The Vicious Cycle of Anxiety, Depression, and Negative Life Events

Anxiety and depression share many common symptoms. They both influence overall mood and can make people feel edgy, irritable, and tense. Additionally, the most common comorbidity of psychological conditions occurs with generalized anxiety (GAD) and major depression (MDD). Much research has been conducted into this unique relationship and the cause-and-effect dynamic that occurs. Studies have shown that many people with GAD eventually develop MDD, but the exact reasons for this are unclear. Matt R. Judah of the Department of Psychology at Oklahoma State University wanted to find out more about the relationship between GAD and MDD.

Judah enlisted a sample of college students and assessed their levels of GAD, MDD, worry, and negative life events at three different time points over a 12-week period. He looked at worry as it has been indicated as a risk factor for depression and as a common symptom of anxiety. Negative life events were also considered, but only events that were within the participants’ control, such as getting to work on time or finishing tasks. These activities have been shown to increase stress and anxiety, which can make people with GAD more vulnerable to depressive symptoms.

After evaluating all three assessments, Judah found that anxiety, depression, and negative events were part of a unique and vicious cycle. Specifically, the individuals with GAD at the first check-in were more likely to develop depression at check-in two and subsequently, had more negative events at the third check-in. Even though worry was not associated with increased risk for depression, it did prove influential of severity of GAD symptoms. Judah believes that symptoms of anxiety, which include muscle tension and other somatic issues, can increase stress, putting people at greater risk for negative mood states and depression. This, in turn, leads to self-induced negative events, such as missing class or work because of a low mood or fatigue. Finally, the negative life events then add to the depressive state, and elevate symptoms of both GAD and MDD. Even though more research is needed in this area, Judah believes his findings provide significant clinical revelations. “Overall,” he said, “These findings may be relevant to elucidating the sequential comorbidity of GAD and MDD.”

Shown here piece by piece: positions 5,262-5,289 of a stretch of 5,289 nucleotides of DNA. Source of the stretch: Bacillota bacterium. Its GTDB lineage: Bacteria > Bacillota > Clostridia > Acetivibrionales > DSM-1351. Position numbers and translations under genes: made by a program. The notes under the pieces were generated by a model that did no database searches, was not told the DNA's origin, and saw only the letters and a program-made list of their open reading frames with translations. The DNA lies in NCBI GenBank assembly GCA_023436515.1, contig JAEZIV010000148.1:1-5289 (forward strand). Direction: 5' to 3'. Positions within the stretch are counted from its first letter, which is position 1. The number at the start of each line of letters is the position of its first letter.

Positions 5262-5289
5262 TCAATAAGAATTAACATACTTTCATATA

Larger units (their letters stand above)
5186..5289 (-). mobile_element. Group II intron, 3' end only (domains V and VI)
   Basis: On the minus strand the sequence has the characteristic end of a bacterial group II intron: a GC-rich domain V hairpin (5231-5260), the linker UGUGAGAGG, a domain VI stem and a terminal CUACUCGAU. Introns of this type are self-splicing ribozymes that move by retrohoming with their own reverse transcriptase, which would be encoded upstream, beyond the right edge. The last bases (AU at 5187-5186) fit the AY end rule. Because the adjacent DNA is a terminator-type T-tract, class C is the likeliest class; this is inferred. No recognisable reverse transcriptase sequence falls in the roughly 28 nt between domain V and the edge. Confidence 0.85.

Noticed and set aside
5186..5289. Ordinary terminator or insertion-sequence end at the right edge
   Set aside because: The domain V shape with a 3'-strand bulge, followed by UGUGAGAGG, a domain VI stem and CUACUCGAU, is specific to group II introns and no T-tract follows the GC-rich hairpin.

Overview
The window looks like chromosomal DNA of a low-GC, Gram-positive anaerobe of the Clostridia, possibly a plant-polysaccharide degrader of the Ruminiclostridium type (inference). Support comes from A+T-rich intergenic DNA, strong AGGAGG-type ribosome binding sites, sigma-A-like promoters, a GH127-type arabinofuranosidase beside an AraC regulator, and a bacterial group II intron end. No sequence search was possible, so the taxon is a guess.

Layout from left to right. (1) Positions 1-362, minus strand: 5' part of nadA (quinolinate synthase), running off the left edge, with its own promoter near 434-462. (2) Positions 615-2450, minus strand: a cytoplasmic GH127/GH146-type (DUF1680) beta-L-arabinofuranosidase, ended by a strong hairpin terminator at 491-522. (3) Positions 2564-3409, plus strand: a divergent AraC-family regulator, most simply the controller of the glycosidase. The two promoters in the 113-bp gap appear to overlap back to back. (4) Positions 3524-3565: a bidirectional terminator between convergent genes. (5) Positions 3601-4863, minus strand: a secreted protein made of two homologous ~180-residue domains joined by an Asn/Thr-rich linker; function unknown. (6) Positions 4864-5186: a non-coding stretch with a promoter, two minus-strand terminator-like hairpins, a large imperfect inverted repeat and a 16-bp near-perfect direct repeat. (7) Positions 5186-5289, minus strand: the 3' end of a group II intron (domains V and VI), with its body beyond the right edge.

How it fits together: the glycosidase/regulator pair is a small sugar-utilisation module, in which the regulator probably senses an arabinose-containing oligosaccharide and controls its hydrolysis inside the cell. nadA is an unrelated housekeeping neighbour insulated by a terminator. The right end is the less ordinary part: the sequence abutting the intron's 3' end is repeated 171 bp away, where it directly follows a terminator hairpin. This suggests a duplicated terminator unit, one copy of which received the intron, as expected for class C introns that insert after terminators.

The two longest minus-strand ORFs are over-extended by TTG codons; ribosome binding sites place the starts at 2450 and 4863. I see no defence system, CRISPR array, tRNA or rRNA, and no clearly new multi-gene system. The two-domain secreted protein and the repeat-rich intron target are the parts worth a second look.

Reference:
Judah, Matt R., et al. (2013). The prospective role of depression, anxiety, and worry in stress generation. Journal of Social and Clinical Psychology 32.4 (2013): 381-99. ProQuest. Web.

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  • austin

    austin

    April 12th, 2013 at 3:55 AM

    and there are only bound to be some people who will be more susceptible to getting caught up in this kind of cycle.
    me, I am not a worrier so something negative can happen to me and I can shake it off pretty quickly.
    but my own brother is nothing like that, he always lets things eat away at him and he has battled serious anxiety and depression for a long time, really as long as I can remember

  • Jayma

    Jayma

    April 15th, 2013 at 10:59 AM

    There are times when any of us could easily sink into this repetitive cycle of anxiety and depression.

    There are those times when nothing seems to go right, it all feels pointless and that casts this self doubt and negativity onto every single thing that you attempt. But just knowing that these things can often all spin out another is a way to stop looking at everything that is bad and help you to focus more on the things in life that are good.

    This is not always a solution but at least it helps to refocus things a little more and help clear up the perspective a little bit.

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